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these buhari times sdc

Riveting. That’s the word that best describes the duo of Ghost and Tec’s music. You’re instantly pulled to get off your feet and clap till your hands hurt. Praise however, isn’t the heights to be aspired to. Focus on the lips to find a thin smile but it is quickly hushed away for continuity. Kind of like the energy in an arena when the battle rapper producers a pun or punchline so unbelievable everyone screams and lose their home training.  

With three projects in their much lauded Clone Wars Series, Show Dem Camp took a year off from the hard hitting themes-trio of braggadocio, political commentary and cultural relevance that dominate the series. Announcing Palm Wine Music, they were master artists who saw the larger picture in the minuscule artistry of a selfie.

Till today, Feel Alright, featuring BOJ, still fills in as their biggest song. Show Dem Camp created a fun song which didn’t suffer from the usual over fruitiness of pop music. But more importantly, didn’t suffer from the heavy handedness of their lyrics, either in deference to Hip Hop’s classic pattern or overly self consciousness of their skills. Feel Alright was the framework for what would become Palm Wine Music.

In 2016 and its consecutive year, they built on it and with twenty songs and numerous collaborations within and outside the country, they made Palm Wine Music not just a line in a song, but a sub genre, an evidence of their versatility and more importantly, a testament to what should be Hip Hop’s aspirational heights: inclusiveness.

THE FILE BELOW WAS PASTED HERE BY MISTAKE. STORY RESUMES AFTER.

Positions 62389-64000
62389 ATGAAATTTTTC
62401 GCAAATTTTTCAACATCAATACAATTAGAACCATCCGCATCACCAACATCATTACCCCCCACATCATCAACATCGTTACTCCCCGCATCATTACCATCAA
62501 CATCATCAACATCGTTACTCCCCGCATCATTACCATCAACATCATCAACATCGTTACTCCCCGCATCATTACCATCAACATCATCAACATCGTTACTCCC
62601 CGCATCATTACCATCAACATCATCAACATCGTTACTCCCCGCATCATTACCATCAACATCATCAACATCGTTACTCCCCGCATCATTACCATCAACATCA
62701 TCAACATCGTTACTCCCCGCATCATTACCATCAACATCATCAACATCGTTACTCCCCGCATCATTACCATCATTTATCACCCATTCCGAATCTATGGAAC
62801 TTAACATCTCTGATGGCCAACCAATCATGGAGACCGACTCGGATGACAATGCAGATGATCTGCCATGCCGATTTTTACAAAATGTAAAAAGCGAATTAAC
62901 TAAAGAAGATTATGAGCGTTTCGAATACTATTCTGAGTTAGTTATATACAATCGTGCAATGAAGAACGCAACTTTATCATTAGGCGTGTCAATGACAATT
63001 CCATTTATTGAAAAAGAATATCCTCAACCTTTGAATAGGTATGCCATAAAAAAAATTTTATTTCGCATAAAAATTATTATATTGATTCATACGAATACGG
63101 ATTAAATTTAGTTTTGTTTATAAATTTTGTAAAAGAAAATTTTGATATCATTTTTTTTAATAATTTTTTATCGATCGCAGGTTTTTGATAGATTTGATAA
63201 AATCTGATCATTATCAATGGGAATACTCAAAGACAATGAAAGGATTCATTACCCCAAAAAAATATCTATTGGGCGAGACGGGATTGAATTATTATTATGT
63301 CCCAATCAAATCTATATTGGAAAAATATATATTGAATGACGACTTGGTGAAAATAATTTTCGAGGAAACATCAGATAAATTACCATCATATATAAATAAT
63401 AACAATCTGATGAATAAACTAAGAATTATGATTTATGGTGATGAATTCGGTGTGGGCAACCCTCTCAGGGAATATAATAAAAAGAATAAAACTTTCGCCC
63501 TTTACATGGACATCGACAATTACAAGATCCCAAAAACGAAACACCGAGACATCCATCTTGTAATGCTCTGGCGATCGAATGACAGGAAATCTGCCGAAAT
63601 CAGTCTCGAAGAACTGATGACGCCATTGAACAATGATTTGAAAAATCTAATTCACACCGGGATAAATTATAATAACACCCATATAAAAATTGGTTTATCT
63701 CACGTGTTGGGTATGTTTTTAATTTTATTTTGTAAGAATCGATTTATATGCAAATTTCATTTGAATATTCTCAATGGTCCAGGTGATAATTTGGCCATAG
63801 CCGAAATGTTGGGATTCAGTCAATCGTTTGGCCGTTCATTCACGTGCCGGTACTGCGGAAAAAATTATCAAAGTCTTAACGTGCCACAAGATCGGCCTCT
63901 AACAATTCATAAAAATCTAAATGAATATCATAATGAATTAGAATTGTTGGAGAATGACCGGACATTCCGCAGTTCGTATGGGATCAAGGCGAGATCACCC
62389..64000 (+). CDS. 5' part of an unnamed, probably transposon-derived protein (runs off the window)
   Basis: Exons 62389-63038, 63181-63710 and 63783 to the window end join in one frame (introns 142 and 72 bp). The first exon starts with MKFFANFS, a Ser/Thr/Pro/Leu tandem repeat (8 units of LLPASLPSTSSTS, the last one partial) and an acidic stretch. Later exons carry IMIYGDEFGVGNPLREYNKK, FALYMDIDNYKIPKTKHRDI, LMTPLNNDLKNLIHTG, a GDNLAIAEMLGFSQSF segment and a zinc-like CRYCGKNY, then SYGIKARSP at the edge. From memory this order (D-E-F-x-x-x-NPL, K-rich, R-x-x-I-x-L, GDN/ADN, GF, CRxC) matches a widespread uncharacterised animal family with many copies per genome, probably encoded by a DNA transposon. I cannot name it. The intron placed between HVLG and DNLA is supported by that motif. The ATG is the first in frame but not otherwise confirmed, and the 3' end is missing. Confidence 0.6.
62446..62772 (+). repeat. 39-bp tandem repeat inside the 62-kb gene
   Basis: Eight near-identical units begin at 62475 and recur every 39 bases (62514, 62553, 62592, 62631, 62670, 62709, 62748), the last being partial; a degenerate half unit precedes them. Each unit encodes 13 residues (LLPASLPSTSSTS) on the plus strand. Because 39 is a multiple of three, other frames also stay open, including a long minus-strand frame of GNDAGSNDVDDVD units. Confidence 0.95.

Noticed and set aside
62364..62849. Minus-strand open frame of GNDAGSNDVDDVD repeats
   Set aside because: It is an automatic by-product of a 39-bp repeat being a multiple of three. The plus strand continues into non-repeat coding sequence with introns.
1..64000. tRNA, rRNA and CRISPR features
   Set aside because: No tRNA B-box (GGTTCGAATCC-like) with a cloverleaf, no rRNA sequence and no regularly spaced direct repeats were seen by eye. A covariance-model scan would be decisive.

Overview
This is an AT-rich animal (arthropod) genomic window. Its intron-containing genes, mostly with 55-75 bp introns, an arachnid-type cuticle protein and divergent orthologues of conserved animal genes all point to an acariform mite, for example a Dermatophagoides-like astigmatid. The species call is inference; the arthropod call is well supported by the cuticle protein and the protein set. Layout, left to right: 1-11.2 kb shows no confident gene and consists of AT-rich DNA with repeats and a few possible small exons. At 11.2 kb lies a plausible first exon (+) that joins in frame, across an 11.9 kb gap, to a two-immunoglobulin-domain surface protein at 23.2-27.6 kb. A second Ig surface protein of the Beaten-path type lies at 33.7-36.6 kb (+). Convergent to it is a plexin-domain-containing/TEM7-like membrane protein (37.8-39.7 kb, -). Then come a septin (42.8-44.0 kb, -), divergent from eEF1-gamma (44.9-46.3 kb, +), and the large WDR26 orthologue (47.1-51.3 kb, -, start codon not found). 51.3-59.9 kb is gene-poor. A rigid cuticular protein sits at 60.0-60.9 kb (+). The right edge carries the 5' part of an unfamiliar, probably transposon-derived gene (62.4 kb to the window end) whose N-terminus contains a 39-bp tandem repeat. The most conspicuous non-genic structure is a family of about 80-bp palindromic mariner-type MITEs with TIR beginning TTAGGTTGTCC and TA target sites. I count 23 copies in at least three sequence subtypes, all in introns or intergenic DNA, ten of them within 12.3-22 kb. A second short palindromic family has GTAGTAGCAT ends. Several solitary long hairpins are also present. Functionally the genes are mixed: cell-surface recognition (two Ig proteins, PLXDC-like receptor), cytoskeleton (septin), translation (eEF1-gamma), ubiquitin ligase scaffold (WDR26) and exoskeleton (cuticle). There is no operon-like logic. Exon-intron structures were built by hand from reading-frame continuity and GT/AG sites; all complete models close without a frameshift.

Headlining their own show in December and being major participators in other shows including the Mainland Block Party, Show Dem Camp’s discography made sure they had enough songs to spin off on a stage, with rousing replies and plenty of fan favorites to call up. Some of these names include frequent collaborators Funbi and Poe, Moelogo, Burna Boy, Tems, Odunsi, etc.

The Palm Wine Music series was a necessary ode to the brighter hues of the geographical and musical culture which built them (Show Dem Camp and the listeners) but after the dirtiness of their Decembers, 2019 is another year of reckoning. Four years is a mighty long time to live under mediocre government and like the previous trio of the Clone Wars Series, Show Dem Camp has released music which will effectively reflect the times – These Buhari Times.

City of Excellence, Lagos’s motto, serves as the  title to the opener. Ghost features first, with him rapping “fuck Olokpa” just before the beat drops. Tec’s brilliant opening bars (“since Clone Wars 3 I’ve been impatient/too much palm wine can leave you intoxicated”) show just about where their hearts are.

Savage (ft. Poe) and Respect, Loyalty and Honour (ft. M.I Abaga) are nods to their religious dedication to the craft. On the former, Ghost goes deep into his beard to pull a Mobb Deep reference while Poe summons a Jay-Z cockiness while closing his immaculate verse. Tec’s refreshing metaphors, full of vigor in its relatable quality, would take centre stage in RRH if not for M.I’s now becoming frequent pining for what-could-have-been regarding his ex label mates and “brothers.”